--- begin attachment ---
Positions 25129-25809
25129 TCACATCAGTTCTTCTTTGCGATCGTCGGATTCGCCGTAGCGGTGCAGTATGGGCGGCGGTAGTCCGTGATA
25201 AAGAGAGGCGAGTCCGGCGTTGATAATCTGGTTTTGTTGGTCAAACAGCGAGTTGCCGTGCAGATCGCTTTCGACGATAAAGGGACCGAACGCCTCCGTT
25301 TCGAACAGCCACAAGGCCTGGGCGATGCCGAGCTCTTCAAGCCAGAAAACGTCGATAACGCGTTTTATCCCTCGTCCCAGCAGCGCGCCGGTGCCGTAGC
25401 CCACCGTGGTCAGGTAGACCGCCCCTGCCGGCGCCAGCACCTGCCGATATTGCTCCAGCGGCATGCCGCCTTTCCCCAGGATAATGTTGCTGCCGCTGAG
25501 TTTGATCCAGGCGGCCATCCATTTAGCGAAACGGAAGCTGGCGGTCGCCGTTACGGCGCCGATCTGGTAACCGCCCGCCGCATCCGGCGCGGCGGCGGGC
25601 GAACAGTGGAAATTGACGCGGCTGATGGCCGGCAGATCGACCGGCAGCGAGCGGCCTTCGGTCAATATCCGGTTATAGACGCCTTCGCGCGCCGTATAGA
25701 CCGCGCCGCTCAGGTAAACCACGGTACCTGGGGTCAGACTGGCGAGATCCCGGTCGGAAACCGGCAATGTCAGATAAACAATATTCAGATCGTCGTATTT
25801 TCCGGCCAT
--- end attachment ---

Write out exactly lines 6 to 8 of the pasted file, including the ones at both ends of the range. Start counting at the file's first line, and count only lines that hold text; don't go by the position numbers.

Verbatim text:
25501 TTTGATCCAGGCGGCCATCCATTTAGCGAAACGGAAGCTGGCGGTCGCCGTTACGGCGCCGATCTGGTAACCGCCCGCCGCATCCGGCGCGGCGGCGGGC
25601 GAACAGTGGAAATTGACGCGGCTGATGGCCGGCAGATCGACCGGCAGCGAGCGGCCTTCGGTCAATATCCGGTTATAGACGCCTTCGCGCGCCGTATAGA
25701 CCGCGCCGCTCAGGTAAACCACGGTACCTGGGGTCAGACTGGCGAGATCCCGGTCGGAAACCGGCAATGTCAGATAAACAATATTCAGATCGTCGTATTT